Sweetened Labor Pact From Fiat Chrysler Gets UAW Nod – Wall Street Journal

Posted: Saturday, October 10, 2015

UAW president Dennis Williams says a sweetened labor agreement delivered by Fiat Chrysler gives entry-level workers a “clearer path” to parity with higher-seniority workers.

United Auto Workers President Dennis Williams on Friday said he is confident a revised contract proposal with Fiat Chrysler Automobiles NV will be approved by union members, saying it offers newer workers a way to achieve pay parity with veteran factory workers.

His summary of the new offer, which was struck after a previous pact was soundly defeated by a rank-and-file vote, was greeted by a standing ovation from local union officials at a meeting Friday, Mr. Williams said. A membership vote hasn’t been scheduled, and he said the union would soon meet with thousands of workers to present specifics of the plan, which UAW officials called “one of the richest ever negotiated.”

His confidence wasn’t shared by some union workers. Alex Wassell, who works at a Fiat Chrysler plant in Warren, Mich., said, “I’m of the opinion people should be treated fairly and should be compensated the same, and it should be done within four years” not the eight years in the revised proposal.

Another rejection would be a severe blow to Mr. Williams, who supported an initial proposal that was rejected by a nearly two-thirds majority of those voting last week. It was first contract proposal to be voted down since the early 1980s. Workers had said they were unhappy with the proposal’s wage increases, health care and future factory investments.

Returning to the negotiating table with Fiat Chrysler has delayed potentially tougher negotiations on the same wage issue with General Motors Co.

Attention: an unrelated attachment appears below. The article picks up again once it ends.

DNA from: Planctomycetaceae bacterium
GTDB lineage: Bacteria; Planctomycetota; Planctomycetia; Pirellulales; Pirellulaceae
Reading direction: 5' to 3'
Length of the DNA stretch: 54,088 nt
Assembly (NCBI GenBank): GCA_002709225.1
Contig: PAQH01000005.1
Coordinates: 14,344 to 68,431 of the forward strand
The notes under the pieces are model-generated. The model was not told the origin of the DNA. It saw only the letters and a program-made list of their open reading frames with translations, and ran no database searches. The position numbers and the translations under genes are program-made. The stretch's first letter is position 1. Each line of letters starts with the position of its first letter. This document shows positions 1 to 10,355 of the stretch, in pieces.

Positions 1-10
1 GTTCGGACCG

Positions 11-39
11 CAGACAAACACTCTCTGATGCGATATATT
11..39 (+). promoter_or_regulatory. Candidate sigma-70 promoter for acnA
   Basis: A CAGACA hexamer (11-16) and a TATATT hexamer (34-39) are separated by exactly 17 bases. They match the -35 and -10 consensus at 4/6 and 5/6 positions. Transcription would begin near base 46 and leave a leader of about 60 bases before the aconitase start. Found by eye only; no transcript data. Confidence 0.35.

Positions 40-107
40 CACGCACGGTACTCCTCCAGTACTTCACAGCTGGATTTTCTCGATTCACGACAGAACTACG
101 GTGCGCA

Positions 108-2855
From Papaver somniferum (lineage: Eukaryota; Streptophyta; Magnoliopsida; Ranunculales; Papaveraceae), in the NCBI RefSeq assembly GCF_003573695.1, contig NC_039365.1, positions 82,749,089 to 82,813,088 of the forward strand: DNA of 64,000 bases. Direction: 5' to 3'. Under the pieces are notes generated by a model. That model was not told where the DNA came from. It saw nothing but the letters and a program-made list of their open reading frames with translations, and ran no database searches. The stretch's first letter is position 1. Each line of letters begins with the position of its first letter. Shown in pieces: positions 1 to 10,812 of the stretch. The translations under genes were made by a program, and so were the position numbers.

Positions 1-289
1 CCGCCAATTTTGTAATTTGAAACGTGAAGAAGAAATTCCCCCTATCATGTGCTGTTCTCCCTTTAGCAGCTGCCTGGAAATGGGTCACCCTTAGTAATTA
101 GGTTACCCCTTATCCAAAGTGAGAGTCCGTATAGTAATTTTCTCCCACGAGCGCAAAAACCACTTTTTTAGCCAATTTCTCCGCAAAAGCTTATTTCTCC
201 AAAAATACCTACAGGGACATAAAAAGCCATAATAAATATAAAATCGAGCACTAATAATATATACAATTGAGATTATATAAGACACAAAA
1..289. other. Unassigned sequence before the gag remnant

and Ford Motor Co.


Both are in much strong financial positions than Fiat Chrysler.

Mr. Williams said the new Fiat Chrysler proposal improves on the original in two ways: It eliminates language involving a health-care purchasing cooperative seen by union members as likely leading to medical-expense increases, and it lays out factory investments for the next four years that would lead to a net 100 new union jobs at U.S. plants.

Mr. Williams also said the revised deal offers a more concrete step toward eliminating a controversial two-tier compensation structure that paid workers hired after 2007 about $9 an hour less than those hired before the financial crisis.

The new pact sets a new top wage for post-2007 hires that would see them earn the $29 an hour pay now received by higher-seniority factory employees.

“Our thought process was always bridge the gap,” the Mr. Williams said on Friday. “The membership wanted a clearer path. They no longer want to be considered second-class citizens.”

If approved, the proposal would give some workers hired prior to Chrysler’s bankruptcy in 2009, an immediate wage increase to $28 an hour. Others will have to wait up to eight years to reach the top pay level, and that extended timetable could be a sticking point for more recent hires.

Getting Fiat Chrysler workers to support the deal is the first step. Mr. Williams has to sell the increases to Fiat Chrysler’s larger rivals. Labor costs at GM and Ford are roughly $10 an hour higher that at Fiat Chrysler or Japanese and South Korean firms with factories in the U.S.

GM and Ford bargainers hope to close this wage gap and want to wring health care concessions in exchange for higher wages, say people familiar with their thinking.

In addition to the higher pay maximum for newer workers, Fiat Chrysler’s revised pact offers a richer signing bonus for workers with more than eight years’ experience; and a detailed list of plans for 23 factories and facilities covered by the four-year accord.

In a letter summarizing the proposed contract’s highlights, Mr. Williams said the requirement for health-care cost wouldn’t go away, although the co-op proposal was eliminate. “Although we remained committed to finding smart solutions to our health care problems, we listened to your concerns,” he wrote.

The labor chief warned members that they need to make changes if they are to maintain the generous benefits the contract affords them. “Today, our health care costs about $8 an hour and by 2019 we project it will reach $13 to $14 an hour.”

Write to Christina Rogers at christina.rogers@wsj.com and Jeff Bennett at jeff.bennett@wsj.com


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